24 July 2004

A few other amusing tidbits:
  • Microsoft may be selling Slate to a "traditional-media" owner. Given the stellar track record of online publications under the ownership of traditional-media conglomerates, I give Slate fifteen months of survival in its present form at the outside after such a sale.
  • Maybe imperialism is good. Damn. There goes the monolithic evil empire from popular fiction.
  • Michael Ignatieff has spewed forth another tiresome tract in favor of the "lesser" evil of subverting democracy's goals in a dubious effort to keep outsiders from blowing it up. As Ronald Steel says in his review,

    Everyone agrees terrorism is evil — at least when committed by the other side. But it did not pop up yesterday. As a method of warfare it goes back to the dawn of civilization. It is new to Americans because nothing is truly real until it happens to us. To be sure, acts of terrorism against us must be dealt with and, if possible, prevented. But first we have to agree on what it is and what inspires it. That means recognizing that terrorism is not an enemy in itself, as we thought of the Soviet Union during the cold war. Rather it is a method for achieving a goal. That goal is usually some kind of political change that is thwarted by other means. Terrorism is what the weak use to increase their bargaining power against the strong.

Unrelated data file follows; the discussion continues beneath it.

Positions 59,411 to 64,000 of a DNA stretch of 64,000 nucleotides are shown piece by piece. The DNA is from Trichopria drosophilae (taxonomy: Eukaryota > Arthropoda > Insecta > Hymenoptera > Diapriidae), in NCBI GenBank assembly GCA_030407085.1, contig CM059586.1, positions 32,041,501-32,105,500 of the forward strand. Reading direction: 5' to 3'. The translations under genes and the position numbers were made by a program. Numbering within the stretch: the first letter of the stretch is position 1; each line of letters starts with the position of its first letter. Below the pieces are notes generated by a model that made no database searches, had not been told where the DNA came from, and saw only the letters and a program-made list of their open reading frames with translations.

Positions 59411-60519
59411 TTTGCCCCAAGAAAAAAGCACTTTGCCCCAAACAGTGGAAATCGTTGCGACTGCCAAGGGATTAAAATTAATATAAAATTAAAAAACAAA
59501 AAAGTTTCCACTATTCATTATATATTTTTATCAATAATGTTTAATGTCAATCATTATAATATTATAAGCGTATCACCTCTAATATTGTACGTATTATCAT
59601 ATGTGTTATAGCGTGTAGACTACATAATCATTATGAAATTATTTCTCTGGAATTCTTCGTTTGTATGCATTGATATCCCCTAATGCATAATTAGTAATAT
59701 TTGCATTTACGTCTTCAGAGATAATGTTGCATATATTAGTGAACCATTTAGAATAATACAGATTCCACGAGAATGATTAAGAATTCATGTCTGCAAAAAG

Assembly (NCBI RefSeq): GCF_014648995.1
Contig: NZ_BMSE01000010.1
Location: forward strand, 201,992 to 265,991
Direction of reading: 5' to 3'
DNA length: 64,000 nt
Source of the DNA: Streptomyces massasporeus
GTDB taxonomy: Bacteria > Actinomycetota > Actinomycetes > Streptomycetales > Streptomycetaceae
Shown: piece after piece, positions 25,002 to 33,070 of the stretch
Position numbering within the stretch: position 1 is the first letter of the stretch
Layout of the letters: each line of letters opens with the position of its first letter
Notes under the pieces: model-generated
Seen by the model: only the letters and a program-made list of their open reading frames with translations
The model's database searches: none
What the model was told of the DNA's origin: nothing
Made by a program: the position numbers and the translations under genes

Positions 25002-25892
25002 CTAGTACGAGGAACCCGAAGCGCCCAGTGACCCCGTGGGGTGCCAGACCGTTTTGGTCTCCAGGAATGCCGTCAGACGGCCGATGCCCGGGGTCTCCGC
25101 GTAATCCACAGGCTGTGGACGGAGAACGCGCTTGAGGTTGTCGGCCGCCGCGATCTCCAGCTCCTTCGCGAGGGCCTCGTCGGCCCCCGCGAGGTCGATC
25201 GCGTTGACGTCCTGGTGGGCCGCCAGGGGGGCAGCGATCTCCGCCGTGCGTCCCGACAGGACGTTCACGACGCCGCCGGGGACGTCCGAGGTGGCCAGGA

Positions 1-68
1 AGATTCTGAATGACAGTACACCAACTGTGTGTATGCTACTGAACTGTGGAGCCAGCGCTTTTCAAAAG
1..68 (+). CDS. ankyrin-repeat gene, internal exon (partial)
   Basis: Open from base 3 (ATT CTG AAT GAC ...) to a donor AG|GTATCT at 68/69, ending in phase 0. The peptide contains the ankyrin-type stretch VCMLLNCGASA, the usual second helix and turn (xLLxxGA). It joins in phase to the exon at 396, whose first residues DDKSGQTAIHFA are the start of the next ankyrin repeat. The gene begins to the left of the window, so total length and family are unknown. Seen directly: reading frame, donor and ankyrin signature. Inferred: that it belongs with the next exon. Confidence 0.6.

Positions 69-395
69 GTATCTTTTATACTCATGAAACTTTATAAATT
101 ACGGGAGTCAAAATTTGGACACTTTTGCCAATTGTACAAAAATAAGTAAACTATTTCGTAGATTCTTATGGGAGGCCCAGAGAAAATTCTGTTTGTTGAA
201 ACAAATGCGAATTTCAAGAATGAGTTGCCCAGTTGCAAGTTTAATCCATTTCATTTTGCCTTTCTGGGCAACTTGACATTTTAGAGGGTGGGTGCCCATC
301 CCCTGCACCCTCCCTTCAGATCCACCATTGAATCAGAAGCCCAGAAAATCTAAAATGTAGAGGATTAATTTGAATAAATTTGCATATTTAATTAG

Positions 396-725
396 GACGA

I say we shouldn't settle for the lesser evil. Cthulhu '04.

  • Today is the anniversary of the most egregious monkey business of the twentieth century—or, at least, the most egregious example from a jury. Baboons and orangutans need not apply.
  • Over at Blawg702, Peter Nordberg has some thought-provoking comments on reopening final judgments to consider advances in science. [Disclosure: I provide analysis of current developments in Illinois expert-witness law on a related site.] Of course, "science" per se is not the only source of expert opinion evidence. Why should "science" have privileged treatment in this respect when compared to, say, a musicologist's opinion on the similarity between a published song and a purported infringement? Is there a legally cognizable distinction? And, if so… what does that say for Inscrutable Design theory (I doubt it's complimentary), particularly in light of the previous item?